Five little monkeys swinging in the trees
Teasing Mr. Alligator
You can't catch me, you can't catch me
Along comes Mr. Alligator quietly as can be
And SNAP! that monkey out of the tree

I love how the kids butcher it. And whispering is the cutest.



Wednesday, October 10, 2012

but on the plus side, I can see what's in the fridge

Watching TV, the great live-in babysitter. Check out Charlie's snazzy new slippers. Wish I had some!

Let's pause and chuckle for a moment at my plan to exercise every day this month. I could just pinch those adorably naive September cheeks. I'm happy at least to be able to support Nate's desire to work out every day...and am honestly even happier to use his goal as an excuse to give up my own. I don't seem to have a single moment to myself, and when I finally get one, I might do yoga but will probably more likely knit or read or just vegetate. Oh, and preserve the bushel of apples we picked last weekend. Yes, a whole bushel. Sheesh.

All of my memories of our past moving troubles are rushing back. Is this like when moms supposedly forget the pain of childbirth? It must be because I think every single person who's in the middle of moving says "I will NEVER move again!" Myself included. It's hard, y'all!

Yesterday was rough. The curse of too much of a good thing, I suppose. I was staring at a conference's abstract review deadline (well-meaning but overly generous volunteer project), the house on its first day after the move, and a possible client in labor. But I still managed to watch some cable TV last night (um, yes I caved) because hello. Cable.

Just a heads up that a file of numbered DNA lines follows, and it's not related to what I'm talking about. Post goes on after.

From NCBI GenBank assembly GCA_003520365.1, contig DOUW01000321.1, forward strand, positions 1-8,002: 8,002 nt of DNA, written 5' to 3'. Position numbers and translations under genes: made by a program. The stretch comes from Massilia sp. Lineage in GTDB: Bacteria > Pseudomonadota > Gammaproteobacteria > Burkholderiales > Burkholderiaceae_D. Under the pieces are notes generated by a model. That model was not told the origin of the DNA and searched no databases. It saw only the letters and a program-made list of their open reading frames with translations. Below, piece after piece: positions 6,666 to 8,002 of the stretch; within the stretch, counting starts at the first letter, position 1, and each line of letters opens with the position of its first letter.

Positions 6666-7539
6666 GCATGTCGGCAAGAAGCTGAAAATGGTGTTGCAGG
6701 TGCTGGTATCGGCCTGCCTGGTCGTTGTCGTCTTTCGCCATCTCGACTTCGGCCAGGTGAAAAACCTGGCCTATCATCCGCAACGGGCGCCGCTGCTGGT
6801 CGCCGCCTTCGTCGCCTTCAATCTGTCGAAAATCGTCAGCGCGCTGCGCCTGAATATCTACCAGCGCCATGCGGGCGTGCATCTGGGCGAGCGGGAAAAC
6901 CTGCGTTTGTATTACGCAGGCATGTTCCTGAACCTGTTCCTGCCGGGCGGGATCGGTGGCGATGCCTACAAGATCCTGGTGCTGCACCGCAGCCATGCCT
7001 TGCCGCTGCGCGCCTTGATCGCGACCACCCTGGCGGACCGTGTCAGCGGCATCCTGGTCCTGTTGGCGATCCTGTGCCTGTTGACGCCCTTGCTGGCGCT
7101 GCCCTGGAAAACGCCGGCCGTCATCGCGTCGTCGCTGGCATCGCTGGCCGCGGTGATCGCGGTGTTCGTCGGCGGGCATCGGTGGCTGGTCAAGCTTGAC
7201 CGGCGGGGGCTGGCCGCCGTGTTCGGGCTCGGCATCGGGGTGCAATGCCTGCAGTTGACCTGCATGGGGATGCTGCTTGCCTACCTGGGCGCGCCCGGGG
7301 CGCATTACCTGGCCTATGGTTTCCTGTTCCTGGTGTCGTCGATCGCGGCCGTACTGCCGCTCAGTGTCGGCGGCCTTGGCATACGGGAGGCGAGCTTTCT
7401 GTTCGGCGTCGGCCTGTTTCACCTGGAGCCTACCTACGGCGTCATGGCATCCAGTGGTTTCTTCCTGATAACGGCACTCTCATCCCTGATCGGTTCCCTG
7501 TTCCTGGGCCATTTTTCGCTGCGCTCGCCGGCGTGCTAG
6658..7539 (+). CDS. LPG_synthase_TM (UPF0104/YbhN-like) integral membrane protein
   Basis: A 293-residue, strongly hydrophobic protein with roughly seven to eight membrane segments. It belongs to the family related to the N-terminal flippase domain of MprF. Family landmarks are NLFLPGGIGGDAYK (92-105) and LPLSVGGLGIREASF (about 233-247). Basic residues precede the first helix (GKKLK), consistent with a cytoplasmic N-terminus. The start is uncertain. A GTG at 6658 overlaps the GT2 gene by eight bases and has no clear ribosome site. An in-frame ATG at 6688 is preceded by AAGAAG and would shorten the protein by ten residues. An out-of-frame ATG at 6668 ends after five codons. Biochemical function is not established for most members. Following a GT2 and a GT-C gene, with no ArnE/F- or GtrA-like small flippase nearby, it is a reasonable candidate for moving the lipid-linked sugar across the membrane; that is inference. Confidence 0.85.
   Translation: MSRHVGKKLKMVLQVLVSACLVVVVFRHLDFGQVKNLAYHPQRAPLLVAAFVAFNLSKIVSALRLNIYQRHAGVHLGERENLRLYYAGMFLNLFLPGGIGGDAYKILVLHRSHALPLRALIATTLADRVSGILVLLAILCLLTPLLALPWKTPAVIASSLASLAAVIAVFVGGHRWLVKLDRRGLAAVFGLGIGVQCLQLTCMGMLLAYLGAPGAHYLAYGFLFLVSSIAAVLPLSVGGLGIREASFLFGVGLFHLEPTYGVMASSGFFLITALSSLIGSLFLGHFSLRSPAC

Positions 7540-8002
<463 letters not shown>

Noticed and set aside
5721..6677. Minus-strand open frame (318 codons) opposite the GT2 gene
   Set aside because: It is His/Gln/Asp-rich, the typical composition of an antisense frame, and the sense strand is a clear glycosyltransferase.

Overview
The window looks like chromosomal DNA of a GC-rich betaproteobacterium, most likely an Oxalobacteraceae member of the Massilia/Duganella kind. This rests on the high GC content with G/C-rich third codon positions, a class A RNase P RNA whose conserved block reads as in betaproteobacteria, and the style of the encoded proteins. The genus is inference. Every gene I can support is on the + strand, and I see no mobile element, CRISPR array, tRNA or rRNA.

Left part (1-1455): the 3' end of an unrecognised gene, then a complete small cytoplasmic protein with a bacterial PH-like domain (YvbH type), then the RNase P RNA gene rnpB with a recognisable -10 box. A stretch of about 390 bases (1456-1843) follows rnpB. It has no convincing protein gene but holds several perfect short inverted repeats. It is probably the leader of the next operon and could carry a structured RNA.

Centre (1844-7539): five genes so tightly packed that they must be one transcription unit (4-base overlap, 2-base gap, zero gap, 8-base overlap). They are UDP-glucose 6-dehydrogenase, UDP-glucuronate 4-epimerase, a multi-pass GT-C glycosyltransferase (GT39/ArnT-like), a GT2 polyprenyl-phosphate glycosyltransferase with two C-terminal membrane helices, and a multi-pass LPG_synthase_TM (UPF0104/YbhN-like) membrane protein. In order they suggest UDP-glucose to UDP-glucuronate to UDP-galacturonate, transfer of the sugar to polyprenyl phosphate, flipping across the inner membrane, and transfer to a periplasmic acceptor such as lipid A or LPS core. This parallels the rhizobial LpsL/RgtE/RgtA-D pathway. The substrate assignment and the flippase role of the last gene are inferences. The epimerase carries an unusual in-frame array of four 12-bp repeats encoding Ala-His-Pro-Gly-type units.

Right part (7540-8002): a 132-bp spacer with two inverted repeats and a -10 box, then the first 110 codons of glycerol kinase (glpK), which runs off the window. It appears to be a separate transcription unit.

Rather than bore you with the tales of missing shower curtain rings and phone chargers, I'll tell you about the random fabulous thing that happened last night because of the move. I was in the basement--I may or may not have been searching for shower curtain rings--when my eye caught sight of an old box my dad gave me years ago. It had gotten mixed into retired college textbooks at some point and forgotten about. I thought it only contained newspapers and magazines from when I was little, and maybe an old art project or two, but I decided to crack it open and have a peek.

I was surprised to find that underneath the papers was a stack of some of my favorite books from childhood! INCLUDING... Cookie Monster and the Cookie Tree! I was just thinking about buying another copy. The best part about these books is that they aren't the classics we all know and love from childhood (except for beloved Winnie the Pooh) but were just the books I happened to love best. Some of them I had completely forgotten about until seeing again, and it was as though I had been given back great memories that had been long ago forgotten. Nostalgia. Ain't it grand?

One of my favorites from the stack is Giants are Very Brave People by Florence Parry Heide (I've been Googling this one for years trying to figure out what it's called, and all I had to go on was a line from it--"crumpets and scones and ice cream cones"). I especially love the illustrations...